On Thursday, November 21, Senate Majority Leader Harry Reid (D-Nev.), shown in photo, pushed through a measure that altered rules of the Senate that have been in effect for nearly 225 years.
The action, dubbed the “nuclear option” for its likelihood to invoke a violent reaction from the party out of power and purported permanent impact on the way the upper chamber does its business, was passed 52-48, nearly along partisan lines. Notably, three Democrats joined 45 Republicans in voting to retain the power to filibuster presidential nominees. The Democrats voting with the GOP were Carl Levin (D-Mich.), Joe Manchin (D-W.V.), and Mark Pryor (D-Ark.).
Briefly, as a result of Reid’s successful seizure of power, the use of the filibuster against all executive and judicial presidential nominees (other than to the Supreme Court) has been abolished. Those nominees will need a simple majority vote to be confirmed to the posts to which the president has appointed them.
"The American people believe Congress is broken. The American people believe the Senate is broken. And I believe they are right," Reid declared from the Senate floor during deliberation. "The need for change is so very, very obvious.”
Senator Rand Paul, appearing on CNN just minutes after the historic vote, told Wolf Blitzer, “I think what we really need is an anti-bullying ordinance in the Senate. Now we’ve got a big bully — Harry Reid says he’s just going to break the rules and make new rules. It’s never been done this way before.”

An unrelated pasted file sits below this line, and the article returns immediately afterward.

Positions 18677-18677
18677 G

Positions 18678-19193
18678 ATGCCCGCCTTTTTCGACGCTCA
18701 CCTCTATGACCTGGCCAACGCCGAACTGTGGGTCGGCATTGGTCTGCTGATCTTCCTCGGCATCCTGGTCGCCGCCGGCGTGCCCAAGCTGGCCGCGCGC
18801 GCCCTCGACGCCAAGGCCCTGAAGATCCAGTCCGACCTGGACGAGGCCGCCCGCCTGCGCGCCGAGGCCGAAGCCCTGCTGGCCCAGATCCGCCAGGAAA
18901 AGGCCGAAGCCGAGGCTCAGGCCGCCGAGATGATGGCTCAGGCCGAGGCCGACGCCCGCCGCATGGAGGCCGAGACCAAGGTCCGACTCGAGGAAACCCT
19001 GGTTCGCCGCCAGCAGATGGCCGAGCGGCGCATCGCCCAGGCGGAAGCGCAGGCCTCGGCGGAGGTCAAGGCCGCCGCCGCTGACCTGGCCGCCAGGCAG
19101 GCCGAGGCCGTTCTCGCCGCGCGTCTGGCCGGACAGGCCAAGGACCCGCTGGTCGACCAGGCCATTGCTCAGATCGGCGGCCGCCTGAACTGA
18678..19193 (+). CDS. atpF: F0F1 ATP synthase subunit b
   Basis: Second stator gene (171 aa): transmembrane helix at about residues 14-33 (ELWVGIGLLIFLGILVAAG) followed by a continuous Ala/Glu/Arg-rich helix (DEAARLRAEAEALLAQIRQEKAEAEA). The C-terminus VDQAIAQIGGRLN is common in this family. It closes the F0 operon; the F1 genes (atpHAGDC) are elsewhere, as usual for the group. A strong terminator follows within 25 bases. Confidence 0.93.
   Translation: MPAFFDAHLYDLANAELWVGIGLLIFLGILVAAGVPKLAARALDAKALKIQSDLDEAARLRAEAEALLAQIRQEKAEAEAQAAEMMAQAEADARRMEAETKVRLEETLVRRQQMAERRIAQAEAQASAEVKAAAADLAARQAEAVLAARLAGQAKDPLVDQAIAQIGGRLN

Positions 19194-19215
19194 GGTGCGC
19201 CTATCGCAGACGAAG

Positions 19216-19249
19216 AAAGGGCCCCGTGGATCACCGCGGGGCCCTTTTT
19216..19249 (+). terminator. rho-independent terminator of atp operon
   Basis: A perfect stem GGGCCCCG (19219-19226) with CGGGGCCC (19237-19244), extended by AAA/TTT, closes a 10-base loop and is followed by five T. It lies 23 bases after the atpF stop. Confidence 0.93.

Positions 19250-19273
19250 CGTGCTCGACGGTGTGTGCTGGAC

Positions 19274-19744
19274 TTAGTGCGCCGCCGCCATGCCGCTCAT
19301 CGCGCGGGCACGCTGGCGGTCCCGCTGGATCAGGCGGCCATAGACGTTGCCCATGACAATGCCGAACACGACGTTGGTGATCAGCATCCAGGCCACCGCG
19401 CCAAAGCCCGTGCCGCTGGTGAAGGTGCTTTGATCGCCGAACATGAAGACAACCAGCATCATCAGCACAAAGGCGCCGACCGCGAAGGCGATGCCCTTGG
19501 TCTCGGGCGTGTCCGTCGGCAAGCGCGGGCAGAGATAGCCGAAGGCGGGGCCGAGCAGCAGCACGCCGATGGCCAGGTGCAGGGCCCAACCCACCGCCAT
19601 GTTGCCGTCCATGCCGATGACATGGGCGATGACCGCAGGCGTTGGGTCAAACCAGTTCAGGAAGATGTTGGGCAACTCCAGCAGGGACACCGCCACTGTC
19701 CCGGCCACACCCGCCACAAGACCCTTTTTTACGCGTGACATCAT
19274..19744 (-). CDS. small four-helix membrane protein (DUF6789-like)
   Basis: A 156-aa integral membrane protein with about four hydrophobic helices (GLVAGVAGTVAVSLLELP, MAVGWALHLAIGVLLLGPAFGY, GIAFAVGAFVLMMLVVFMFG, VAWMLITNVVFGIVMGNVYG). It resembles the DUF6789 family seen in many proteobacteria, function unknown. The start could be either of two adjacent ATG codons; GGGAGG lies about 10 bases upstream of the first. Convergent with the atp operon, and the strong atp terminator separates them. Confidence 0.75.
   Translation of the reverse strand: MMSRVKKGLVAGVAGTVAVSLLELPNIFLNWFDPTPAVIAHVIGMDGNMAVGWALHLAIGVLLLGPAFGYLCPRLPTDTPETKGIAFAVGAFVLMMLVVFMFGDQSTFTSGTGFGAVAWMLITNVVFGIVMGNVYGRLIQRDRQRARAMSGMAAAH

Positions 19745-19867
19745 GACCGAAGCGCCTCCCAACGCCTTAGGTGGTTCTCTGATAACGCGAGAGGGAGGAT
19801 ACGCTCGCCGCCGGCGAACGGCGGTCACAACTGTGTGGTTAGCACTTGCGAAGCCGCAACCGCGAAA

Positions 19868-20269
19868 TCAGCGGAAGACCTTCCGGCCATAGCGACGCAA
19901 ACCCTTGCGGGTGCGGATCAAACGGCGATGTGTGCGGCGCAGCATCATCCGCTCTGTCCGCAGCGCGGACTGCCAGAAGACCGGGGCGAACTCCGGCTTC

Paul accused Reid of abandoning tradition and “breaking the rules to get his way.”
Strangely, the railings of Republicans against Reid’s rewriting of the rules echo sentiments made in favor of a similar alteration attempted during the George W. Bush administration in response to similar obstructionist tactics of key Senate Democrats.
While there have admittedly been moments of rare references to the Constitution, enumerated powers, and checks and balances during recent filibusters (and quasi-filibusters), the history of the tactic is little understood.
Article I, Section 5 of the U.S. Constitution reads: “Each House may determine the rules of its proceedings, punish its members for disorderly behavior, and, with the concurrence of two-thirds, expel a member.” This is the portion of the Constitution used by filibuster proponents to justify their right to hinder debate and vote by the full Senate on any measure, including executive judicial nominations.
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